All Wi-Fi now hackable – this affects everyone!

This topic is so serious, I feel obliged to tell as many people as possible. This affects everyone! An extremely serious vulnerability has been exposed affecting everyone. We all use WiFi and we are all vulnerable to this latest attack.   KRACK ATTACK Two Belgian researchers discovered a vulnerability in the WiFi protocol (last year! …

Read more

What is the dark web (aka deep web, deepnet, hidden web, invisible web, undernet)?

Many of you have likely heard the terms dark web, deep web, deepnet, hidden web, invisible web, or undernet in some of your discussions, books, or even movies. This is another layer of World Wide Web (WWW) content that exists on these darknets which is overlayed using the public Internet however you require specific software and configurations to access. This hidden content is not considered part of the surface web we all use on a daily basis. Big search engines like Google or Bing do not crawl and index this darknet content.

One of the most well-known underground sites was the anonymous narcotics bazaar called the Silk Road. It had been running for 2.5 years until the FBI shut it down in the fall of 2013. When they seized the website, they also got $4 million in bitcoins which was the cryptocurrency being used to buy drugs on the Silk Road. The Silk Road generated an estimated $1.2 billion in revenues since its creation.

How do you access the dark web?

Read more

Who is listening to you and recording everything?

Google, Microsoft, Apple, Samsung, and now Barbie.

Google has admitted to scanning your personal Gmail accounts to target ads based on common keywords found. They also record a lot of information “for your convenience” if you make are logged into Google or use a Chromebook. This includes every site you visit, every search term you use, the YouTube videos you watch and saving your passwords.

Microsoft records Skype instant messages (IMs) and has the potential for calls as well.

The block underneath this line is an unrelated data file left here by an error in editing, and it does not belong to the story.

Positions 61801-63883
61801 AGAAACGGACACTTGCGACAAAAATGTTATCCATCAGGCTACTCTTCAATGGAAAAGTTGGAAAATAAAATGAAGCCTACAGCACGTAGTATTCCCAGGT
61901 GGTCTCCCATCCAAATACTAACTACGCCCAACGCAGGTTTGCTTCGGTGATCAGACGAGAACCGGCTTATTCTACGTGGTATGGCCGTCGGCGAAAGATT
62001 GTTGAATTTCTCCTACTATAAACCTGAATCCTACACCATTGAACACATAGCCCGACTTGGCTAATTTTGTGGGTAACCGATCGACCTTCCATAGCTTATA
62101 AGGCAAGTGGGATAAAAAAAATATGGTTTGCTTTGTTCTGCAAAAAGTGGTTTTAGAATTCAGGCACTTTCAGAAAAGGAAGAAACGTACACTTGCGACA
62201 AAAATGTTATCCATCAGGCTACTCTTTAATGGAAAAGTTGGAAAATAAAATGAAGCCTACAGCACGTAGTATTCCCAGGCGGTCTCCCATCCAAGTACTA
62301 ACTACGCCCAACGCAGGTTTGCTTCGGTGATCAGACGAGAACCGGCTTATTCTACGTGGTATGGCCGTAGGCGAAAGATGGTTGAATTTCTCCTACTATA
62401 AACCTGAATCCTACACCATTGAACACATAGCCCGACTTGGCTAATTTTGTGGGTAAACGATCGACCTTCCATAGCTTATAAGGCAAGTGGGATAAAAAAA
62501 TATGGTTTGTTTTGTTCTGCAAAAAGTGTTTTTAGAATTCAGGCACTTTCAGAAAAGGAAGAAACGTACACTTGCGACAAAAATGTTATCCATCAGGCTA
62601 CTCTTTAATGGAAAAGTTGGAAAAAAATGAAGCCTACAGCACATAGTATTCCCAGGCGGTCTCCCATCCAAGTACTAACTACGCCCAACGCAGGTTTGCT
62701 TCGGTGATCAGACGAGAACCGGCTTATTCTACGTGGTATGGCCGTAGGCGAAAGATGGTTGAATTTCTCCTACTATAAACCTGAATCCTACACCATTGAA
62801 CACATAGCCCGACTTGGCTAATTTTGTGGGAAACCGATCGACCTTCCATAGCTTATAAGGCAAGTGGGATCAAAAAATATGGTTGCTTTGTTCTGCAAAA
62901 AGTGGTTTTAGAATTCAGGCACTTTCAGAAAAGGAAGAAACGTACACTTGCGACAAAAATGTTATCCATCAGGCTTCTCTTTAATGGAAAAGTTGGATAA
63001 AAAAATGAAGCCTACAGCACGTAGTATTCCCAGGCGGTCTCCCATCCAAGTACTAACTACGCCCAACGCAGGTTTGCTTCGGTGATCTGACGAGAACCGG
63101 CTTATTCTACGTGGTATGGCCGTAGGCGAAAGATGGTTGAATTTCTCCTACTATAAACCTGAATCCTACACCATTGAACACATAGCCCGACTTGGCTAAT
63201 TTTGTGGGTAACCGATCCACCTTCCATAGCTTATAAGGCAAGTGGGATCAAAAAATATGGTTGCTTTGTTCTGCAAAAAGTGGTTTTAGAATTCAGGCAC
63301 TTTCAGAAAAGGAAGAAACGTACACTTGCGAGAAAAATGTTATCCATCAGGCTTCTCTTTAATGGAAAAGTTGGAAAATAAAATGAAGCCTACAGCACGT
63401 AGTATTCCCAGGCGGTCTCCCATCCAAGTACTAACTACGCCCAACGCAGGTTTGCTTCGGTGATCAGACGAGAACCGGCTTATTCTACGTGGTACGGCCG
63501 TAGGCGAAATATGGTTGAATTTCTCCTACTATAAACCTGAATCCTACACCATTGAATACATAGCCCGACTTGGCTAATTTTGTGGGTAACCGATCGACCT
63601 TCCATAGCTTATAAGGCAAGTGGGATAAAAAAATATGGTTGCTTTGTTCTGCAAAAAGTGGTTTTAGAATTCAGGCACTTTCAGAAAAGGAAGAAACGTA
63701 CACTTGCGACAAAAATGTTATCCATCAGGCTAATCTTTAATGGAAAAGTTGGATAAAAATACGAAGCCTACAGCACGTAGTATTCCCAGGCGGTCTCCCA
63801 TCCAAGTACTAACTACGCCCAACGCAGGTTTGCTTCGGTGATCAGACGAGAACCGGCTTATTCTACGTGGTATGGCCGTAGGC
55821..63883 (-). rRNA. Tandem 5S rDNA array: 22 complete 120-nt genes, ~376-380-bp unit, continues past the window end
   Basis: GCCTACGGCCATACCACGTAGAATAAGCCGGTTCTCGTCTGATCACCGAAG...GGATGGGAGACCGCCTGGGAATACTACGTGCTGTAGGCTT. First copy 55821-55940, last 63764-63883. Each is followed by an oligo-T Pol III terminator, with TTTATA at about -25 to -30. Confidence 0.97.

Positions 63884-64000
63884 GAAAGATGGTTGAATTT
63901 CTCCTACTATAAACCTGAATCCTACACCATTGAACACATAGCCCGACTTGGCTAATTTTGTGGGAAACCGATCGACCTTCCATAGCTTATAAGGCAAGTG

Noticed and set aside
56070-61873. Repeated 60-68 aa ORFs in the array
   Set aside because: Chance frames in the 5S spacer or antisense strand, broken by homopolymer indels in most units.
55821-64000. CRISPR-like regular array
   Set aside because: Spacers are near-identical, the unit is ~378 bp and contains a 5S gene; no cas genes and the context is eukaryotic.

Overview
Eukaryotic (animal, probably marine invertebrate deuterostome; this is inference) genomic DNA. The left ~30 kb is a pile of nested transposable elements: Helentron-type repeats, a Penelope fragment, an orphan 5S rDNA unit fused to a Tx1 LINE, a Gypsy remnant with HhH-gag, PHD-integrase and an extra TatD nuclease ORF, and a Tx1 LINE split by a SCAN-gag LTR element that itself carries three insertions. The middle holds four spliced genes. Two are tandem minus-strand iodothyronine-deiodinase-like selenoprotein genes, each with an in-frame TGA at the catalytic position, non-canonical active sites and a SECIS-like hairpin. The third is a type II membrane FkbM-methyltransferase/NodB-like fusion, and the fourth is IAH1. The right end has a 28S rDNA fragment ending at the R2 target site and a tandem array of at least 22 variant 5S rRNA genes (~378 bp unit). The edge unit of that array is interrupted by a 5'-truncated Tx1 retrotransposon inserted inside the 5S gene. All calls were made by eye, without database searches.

Apple records all Siri voice commands for an undetermined period of time. Microsoft records all Cortana voice commands.

We were too lazy to get up and walk over to a TV to change the channel so now we have remotes. Now we are even lazier because there are smart-TVs which listen for commands using voice-recognition features. This means the TV is constantly listening to all your conversations in your room, uploading those to the Internet to be processed, and determining if there are any commands in those voice recordings. They also save all the recordings for an undetermined amount of time to improve their products.

And if you still aren’t convinced big brother is watching you, we now allow our children to talk to Barbie, have that information uploaded and processed, and reply back. Parents can choose to have those audio files of conversations stored on a website which means hackers can access them as well. The “Hello Barbie” app (iOS and Android) uses authentication credentials that can be reused by hackers. It also connects a mobile device to any unsecured WiFi network who’s name includes the word barbie. You can use that information to access the home WiFi network and also everything that Hello Barbie is recording.

Read more

The gadgets that spy on your phone – and you

It’s no secret that many governments have been keeping tabs on their citizens through controversial surveillance methods. Different agencies shell out millions of dollars on complex machines developed by tech companies – and with customers this demanding and lots of money, it’s no wonder why this particular sector of the tech industry is booming.

Take Harris Corporation, for example. For the past couple of years, it has sold a wide range of clandestine mobile phone surveillance technologies to different government agencies (which, yes, includes the National Security Agency). According to ArsTechnica.com, the company has earned over $40 million since 2004, all thanks to spy technology sales.

Here are some of the surveillance gadgets that have been used in the country over the decade.

Read more

How to Protect Yourself against Online Spying, NSA PRISM/Fairview can spy on anyone

Americans (and now other countries) are becoming increasingly concerned with the online protection of their personal information. There have been numerous stories in the press lately of hacked websites, identity theft, and eavesdropping, among many other alarming “criminal” acts. Recently, the Washington Post ran a story that included the publishing of four slides, all leaked from the United States National Security Agency (NSA). These slides clearly discussed, in extreme detail, how the domestic PRISM program collects its data.

Other countries are also being “spied” on with a different surveillance program called Fairview. A recent example is the surveillance on millions of citizens of Brazil.

Read more